In a serious security breach of Karnataka’s famed land record database, 19 acres of government wasteland in the outskirts of Bengaluru, near Devanahalli was shifted to a private individual illegally last week.
In Gobbaragunte village of Devanahalli taluk, around 40 km from Bengaluru, land value is very high due to the presence of the Kempegowda International Airport. The incident has caused ripples in the revenue department. Land sharks are believed to be behind the manipulation of records.
The breach happened in the Bhoomi software. This is the third time that the Bhoomi software has been breached. Bhoomi, introduced to digitise land records, came into being in 2002. The first breach was reported in Mangaluru a decade ago when Bhoomi software was still in its nascent stage. A failed attempt was made by certain individuals to change the mutation of a government property to a private person. Two years ago, the department discovered another case where an attempt was made to change the RTC (Record of Rights, Tenancy and Crop Information) of a nine-acre government plot in Malur taluk of Kolar district to a private individual. The department had then filed a police complaint but the investigation did not progress. “The modus operandi of Malur and Devanahalli cases are similar. In both cases, the culprit has changed the RTC of government land to a private person by manipulating the database. This has been done bypassing the mutation process,” said a source at the Bhoomi Monitoring Cell.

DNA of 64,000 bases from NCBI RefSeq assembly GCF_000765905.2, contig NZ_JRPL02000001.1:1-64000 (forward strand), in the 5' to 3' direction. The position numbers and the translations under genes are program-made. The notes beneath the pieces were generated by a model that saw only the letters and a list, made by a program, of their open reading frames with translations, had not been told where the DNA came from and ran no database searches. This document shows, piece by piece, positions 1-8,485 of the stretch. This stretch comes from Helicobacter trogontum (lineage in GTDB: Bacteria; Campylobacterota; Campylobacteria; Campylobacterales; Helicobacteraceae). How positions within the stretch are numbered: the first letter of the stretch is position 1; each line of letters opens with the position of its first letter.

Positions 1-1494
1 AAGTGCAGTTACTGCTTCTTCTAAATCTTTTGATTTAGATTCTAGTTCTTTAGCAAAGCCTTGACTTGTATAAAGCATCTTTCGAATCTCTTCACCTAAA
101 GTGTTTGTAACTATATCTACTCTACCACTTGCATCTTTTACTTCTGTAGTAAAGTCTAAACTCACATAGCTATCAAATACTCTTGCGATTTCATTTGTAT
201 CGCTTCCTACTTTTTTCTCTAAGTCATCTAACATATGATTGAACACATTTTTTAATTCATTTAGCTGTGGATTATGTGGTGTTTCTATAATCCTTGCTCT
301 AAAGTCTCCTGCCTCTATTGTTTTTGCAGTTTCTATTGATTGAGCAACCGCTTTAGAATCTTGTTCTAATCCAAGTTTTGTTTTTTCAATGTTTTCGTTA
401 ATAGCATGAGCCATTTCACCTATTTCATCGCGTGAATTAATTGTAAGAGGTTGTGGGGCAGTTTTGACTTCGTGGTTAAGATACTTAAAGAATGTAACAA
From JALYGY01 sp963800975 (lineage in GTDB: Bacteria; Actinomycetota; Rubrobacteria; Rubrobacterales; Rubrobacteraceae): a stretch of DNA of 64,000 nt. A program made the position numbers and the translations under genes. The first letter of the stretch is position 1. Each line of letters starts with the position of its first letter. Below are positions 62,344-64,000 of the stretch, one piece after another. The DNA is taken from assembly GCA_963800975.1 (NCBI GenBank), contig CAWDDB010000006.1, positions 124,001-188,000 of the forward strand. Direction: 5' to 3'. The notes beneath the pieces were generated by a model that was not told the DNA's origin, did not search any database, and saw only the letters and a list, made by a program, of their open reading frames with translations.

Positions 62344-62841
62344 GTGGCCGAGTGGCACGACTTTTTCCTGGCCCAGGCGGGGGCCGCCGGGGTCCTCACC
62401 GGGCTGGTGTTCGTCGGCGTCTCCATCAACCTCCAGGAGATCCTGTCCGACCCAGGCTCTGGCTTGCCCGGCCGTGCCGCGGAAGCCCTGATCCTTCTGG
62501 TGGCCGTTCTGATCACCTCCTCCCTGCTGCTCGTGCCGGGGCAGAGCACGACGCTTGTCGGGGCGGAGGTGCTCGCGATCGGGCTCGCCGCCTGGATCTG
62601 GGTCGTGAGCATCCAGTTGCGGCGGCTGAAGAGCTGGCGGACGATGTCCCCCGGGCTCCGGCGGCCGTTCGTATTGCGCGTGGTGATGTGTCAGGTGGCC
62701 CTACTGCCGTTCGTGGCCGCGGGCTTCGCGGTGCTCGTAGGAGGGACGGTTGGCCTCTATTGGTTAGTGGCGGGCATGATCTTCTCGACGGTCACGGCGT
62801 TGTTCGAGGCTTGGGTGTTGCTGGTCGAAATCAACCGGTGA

It is learnt that an insider could be involved in the cases to help the land mafia grab unused government land. Due to the fact that modifications made can be tracked immediately, the department has been able to identify the changes made in the database. “We soon checked the history of land records and found out that the change was done manually,” the source said. In the Devanahalli case, the owner of government land was mentioned as Huchappa bin Nanjappa, someone non-existent.